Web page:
Discreet and invisible technology: balancing performance and aesthetics15 October 2015
While architects may traditionally have regarded AV equipment as a hindrance to their aesthetic vision, the recent growth in discreet designs means it is now possible to have high-end performance and design. Steve Montgomery reports.
The inclusion of audiovisual equipment into buildings is generally seen as a necessary, but unwanted, intrusion that disrupts the architectural design and aesthetics of the space. As a consequence, architects, interior designers and building owners have, for a long time, pushed AV suppliers and integrators to develop ways of concealing the equipment that is used to deliver sound and vision. The industry has responded with a range of products that enable equipment to be hidden or partially concealed, either permanently or when not in use.
The demands of the residential market have played a large part in this evolution: minimalist and free-flowing architectural designs are adversely disrupted by large and bulky loudspeakers which often require exact placement to achieve the ideal soundfield. Early attempts at concealment by means of in-wall and in-ceiling drive units set into the building structure still required an unattractive grille to allow the sound out.
“The desire for modern minimalist designs is incompatible with traditional ‘dinner plate’ ceiling loudspeakers and in-wall speakers,” says Babs Moore, director at Amina. “An ever-increasing amount of technology in the home and people’s expectations for high clarity, room-filling sound presents a huge opportunity for solutions that cannot be seen. Amina invented the plaster-over loudspeaker in 2001 and now many more companies are coming into the market, which does help create awareness, but still only 1-2% of the population is aware of the availability of truly invisible sound. Within the AV industry, though, it is much better known than it was 5-10 years ago.”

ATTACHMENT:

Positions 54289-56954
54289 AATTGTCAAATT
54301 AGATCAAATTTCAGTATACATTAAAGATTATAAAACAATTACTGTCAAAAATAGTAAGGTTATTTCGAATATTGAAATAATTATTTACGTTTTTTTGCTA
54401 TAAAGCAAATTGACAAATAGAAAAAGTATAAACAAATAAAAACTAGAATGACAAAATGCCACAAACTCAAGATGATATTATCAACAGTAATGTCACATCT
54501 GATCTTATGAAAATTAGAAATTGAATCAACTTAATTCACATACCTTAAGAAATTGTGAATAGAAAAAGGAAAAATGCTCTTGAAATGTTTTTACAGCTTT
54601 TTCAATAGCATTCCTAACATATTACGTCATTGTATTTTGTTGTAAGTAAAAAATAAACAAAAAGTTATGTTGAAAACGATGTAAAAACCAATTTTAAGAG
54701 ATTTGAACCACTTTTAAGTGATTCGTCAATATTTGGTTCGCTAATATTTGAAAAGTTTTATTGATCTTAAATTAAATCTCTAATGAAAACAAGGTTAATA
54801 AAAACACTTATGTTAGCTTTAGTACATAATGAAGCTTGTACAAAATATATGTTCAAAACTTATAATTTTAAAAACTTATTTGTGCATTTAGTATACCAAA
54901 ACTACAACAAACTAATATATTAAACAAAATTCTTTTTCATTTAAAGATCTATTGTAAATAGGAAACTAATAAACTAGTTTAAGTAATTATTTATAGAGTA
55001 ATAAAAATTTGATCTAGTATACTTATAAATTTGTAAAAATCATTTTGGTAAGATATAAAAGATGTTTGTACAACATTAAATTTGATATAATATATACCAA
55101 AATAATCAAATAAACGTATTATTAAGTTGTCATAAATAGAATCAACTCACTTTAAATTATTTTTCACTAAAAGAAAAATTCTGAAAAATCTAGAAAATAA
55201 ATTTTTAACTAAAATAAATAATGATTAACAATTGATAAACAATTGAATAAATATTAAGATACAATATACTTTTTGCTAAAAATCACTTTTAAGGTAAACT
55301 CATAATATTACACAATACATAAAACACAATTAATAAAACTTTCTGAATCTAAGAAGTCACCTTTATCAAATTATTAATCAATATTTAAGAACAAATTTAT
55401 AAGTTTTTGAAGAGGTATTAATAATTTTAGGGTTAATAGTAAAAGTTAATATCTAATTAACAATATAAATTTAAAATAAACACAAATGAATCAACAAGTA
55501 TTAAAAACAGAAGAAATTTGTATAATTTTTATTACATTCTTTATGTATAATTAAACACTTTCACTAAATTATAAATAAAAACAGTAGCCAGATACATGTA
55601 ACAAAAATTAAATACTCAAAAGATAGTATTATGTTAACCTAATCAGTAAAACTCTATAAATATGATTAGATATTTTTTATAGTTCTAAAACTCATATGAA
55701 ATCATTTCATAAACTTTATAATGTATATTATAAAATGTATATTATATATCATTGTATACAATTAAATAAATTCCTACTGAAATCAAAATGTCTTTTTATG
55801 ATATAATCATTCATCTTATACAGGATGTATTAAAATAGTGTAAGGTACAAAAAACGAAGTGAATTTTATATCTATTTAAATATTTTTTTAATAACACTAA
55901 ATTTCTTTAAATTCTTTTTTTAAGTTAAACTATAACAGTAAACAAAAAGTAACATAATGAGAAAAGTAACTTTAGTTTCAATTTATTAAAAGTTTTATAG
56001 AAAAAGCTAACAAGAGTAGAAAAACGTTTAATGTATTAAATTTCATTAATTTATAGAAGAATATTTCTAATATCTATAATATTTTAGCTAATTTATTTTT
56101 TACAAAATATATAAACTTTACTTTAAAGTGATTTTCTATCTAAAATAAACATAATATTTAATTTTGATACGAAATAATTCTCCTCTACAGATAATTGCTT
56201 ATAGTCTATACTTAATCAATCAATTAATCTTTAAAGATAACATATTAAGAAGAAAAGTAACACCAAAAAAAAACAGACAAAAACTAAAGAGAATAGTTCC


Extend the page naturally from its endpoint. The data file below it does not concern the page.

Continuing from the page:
The demand for this type of speaker in domestic applications such as historic buildings or modern minimalist properties, has led Amina to work closely with customers to use finishes other than plaster and paint/wallpaper to render the product invisible. Moore says that these now include, wood, wood veneer, leather, gold leaf, Corian and even mother of pearl as well as many types of plaster like GRP, lath and plaster and polished plaster.
“The Vibrational Panel Technology (VPT) used by Amina is more akin to how an acoustic musical instrument, such as a violin or acoustic guitar, works in reproducing sound than a normal loudspeaker. This explains why the dispersion characteristics are so good and also why the speakers can be designed to sound their best when covered by a 2mm skim of plaster as they are effectively ‘tuned’ for this weight.”
Steve Olszewski, vice president, Stealth Acoustics, concurs: “Product manufacturers are realising that it’s not just aesthetics or performance it’s now aesthetics and performance. Placing loudspeakers behind a projection screen ensures that the image and sound are synchronised and has been a feature of commercial cinemas using microperforated materials for many years. In smaller locations, such as the home, it has been more of a challenge but acoustic transparency can now be achieved through the use of woven projection surfaces.
The use in homes is now spreading to commercial installations. He continues: “Offices and commercial institutions are increasingly recognising the need to have technology disappear. Corporate executives ask their AV teams why they don’t have to see speakers in their home, yet remodelled their boardrooms have wall acne. The markets are greatly expanding as awareness of true aesthetic integration crosses beyond initial market segments.”
Retail outlets and hospitality sectors are also benefitting from the technology. Moore adds: “Designer label flagship stores are a rapidly growing area for us. These stores want to create an even ambience that attracts customers and does not detract from the aesthetics of the stores. It is attractive in public areas in hotels and some high-end rooms, the fact they are plastered over also aids security. In boardrooms and meetings rooms we are seeing more 5.1 systems being installed with speakers behind wood or wood veneer creating a wow factor.”